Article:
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Win a Dorgard SmartSound this Fire Door Safety Week

Win a Dorgard SmartSound this Fire Door Safety Week

To support Fire Door Safety Week’s campaign to banish the dangerous fire door wedge forever, Fireco is giving away 10 Dorgard SmartSounds.

To be in with a chance of winning your free Dorgard SmartSound, tweet us pictures of any wedged open fire doors you’ve spotted. Enter as many times as you wish, and tweet the images to @Fireco using #ClickItKickIt

The #ClickItKickIt campaign asks people that have spotted a wedged open fire door to click it (take a picture) and then kick it (remove the wedge).

Don’t use Twitter? No problem. Just send us an email with your photo attached. Send your entry to marketing@fireco.uk

We’ll announce the winners on Twitter or notify you by email.

Life-saving technology

Dorgard SmartSound holds your fire doors open legally and safely, releasing them to close when the fire alarm sounds. It has improved noise recognition with SmartSound technology, so can distinguish between your fire alarm and common background noises, such as vacuum cleaners.

Legally holding your fire door open protects it from damage and prolongs its life. As the door is automatically released when the alarm sounds, the spread of fire and smoke is prevented.

Fire Door Safety Week runs from the 24th to the 30th September 2018. It raises awareness of the critical role of fire doors, particularly of the importance of good installation and maintenance. Building owners and users should check the operation and condition of their fire doors and report those that are unsatisfactory.

Click here for more information on Fire Door Safety Week.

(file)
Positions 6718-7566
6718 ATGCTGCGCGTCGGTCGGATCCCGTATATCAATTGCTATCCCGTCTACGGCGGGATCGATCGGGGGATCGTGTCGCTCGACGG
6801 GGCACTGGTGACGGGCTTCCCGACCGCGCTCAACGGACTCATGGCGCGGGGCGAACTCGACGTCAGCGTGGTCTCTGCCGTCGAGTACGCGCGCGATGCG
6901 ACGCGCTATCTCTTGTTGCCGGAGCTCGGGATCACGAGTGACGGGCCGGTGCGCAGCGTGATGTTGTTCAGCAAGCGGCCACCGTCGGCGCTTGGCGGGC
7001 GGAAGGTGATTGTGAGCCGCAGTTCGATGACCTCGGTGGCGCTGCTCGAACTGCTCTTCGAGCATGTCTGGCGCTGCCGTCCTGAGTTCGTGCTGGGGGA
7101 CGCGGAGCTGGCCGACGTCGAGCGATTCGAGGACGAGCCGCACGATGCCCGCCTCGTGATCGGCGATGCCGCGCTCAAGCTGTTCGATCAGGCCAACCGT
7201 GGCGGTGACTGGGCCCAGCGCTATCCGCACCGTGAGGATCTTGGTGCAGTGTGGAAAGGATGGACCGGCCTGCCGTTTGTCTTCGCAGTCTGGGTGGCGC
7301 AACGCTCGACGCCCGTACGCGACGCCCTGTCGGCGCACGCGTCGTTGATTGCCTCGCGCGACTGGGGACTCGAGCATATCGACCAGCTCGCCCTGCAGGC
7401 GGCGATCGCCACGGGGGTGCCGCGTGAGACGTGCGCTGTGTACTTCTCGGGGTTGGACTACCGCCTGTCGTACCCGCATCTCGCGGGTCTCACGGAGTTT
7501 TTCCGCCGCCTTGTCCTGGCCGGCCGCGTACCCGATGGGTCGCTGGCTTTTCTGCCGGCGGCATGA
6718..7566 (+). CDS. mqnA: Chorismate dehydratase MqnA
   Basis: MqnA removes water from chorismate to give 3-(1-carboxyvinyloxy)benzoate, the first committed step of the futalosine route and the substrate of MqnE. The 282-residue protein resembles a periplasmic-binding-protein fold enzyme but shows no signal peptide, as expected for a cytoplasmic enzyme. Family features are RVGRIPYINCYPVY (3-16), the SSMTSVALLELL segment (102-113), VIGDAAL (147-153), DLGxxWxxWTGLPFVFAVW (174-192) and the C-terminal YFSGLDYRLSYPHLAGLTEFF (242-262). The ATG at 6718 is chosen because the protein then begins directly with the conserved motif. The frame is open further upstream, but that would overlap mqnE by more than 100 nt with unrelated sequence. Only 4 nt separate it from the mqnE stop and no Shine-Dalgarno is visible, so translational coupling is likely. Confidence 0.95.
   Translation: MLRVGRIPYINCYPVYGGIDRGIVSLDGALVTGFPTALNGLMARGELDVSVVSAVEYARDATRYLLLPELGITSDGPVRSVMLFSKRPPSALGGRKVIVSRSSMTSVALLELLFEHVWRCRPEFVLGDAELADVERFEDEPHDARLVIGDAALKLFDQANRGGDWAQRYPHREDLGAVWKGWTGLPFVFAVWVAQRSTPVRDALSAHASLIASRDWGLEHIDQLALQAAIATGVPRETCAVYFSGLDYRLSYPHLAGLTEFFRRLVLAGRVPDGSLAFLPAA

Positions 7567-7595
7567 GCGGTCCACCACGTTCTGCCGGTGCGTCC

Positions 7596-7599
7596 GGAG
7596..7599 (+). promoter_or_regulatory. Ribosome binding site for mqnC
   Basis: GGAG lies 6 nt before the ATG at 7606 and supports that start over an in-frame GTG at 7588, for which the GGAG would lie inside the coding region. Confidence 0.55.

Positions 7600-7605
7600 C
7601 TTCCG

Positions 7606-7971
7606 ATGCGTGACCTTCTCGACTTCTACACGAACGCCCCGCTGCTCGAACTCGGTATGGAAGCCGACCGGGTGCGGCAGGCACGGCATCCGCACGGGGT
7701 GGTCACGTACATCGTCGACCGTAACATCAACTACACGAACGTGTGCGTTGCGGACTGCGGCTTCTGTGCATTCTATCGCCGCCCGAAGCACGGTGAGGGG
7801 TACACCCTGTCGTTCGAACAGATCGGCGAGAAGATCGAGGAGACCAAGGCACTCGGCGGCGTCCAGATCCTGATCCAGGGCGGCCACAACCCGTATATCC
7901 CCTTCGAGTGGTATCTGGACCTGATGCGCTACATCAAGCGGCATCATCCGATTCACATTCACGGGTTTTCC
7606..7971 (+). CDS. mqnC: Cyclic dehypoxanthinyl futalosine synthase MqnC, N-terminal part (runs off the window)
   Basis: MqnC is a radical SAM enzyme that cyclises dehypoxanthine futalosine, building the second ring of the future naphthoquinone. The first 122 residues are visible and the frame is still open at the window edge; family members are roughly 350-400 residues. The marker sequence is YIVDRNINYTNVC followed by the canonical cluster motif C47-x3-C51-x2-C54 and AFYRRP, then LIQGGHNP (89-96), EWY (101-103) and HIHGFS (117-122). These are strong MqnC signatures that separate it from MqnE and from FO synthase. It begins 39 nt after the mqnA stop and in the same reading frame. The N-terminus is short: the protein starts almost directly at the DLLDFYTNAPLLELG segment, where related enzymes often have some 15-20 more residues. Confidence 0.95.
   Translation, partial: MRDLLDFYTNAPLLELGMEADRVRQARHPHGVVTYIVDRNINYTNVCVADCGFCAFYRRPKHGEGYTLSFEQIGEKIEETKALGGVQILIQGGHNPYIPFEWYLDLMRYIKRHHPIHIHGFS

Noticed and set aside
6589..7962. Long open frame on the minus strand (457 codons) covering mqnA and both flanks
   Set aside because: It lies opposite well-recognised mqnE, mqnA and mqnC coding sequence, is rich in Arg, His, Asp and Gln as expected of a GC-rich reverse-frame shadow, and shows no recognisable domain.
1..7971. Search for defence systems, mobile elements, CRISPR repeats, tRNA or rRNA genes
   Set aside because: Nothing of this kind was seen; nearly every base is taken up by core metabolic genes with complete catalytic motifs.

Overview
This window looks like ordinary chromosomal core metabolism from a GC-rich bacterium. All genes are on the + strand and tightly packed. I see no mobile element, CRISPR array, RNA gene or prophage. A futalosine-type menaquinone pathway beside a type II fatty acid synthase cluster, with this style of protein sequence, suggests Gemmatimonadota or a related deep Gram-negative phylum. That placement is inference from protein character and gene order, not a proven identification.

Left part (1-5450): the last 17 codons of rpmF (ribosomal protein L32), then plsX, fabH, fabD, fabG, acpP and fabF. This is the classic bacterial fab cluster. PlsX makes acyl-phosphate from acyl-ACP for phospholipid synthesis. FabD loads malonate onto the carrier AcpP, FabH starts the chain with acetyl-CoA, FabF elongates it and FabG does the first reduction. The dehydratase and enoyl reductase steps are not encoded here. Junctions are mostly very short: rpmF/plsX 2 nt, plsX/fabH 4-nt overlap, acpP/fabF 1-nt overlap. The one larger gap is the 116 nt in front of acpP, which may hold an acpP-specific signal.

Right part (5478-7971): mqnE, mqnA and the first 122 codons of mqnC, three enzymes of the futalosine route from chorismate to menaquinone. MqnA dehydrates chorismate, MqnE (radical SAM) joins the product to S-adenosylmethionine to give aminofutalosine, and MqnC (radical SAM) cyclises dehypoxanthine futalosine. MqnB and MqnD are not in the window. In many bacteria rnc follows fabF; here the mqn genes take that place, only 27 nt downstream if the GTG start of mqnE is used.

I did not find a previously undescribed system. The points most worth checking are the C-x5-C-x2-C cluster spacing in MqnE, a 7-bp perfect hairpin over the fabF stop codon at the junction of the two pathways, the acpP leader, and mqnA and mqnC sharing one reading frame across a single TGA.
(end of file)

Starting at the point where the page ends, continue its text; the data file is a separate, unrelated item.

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25 years of fire safety compliance

25 years of fire safety compliance

Since the launch of Dorgard 25 years ago, we have introduced two more versions offering you different levels of fire safety compliance so you can ditch the door wedge!

Some Of Our Door Closers Are Missing

Some Of Our Door Closers Are Missing

For those of us that know our RRFSO’s from our BS7273-4’s, there’s no question that fire doors save lives and that the weight associated with operating a fire door is a necessary evil, a symptom of those innocuous-looking closers that ensure doors can shut safely. But when we think about who uses those doors on a daily basis, are we expecting too much from industry outsiders?

Why sheltered housing residents are damaging fire door closers

Why sheltered housing residents are damaging fire door closers

Visiting customers over the past few weeks, something that has come up in conversation is the problem of residents damaging or disabling fire door closers. This is not only a safety issue, it invalidates insurance and can lead to big fines for non-compliance with fire regulations.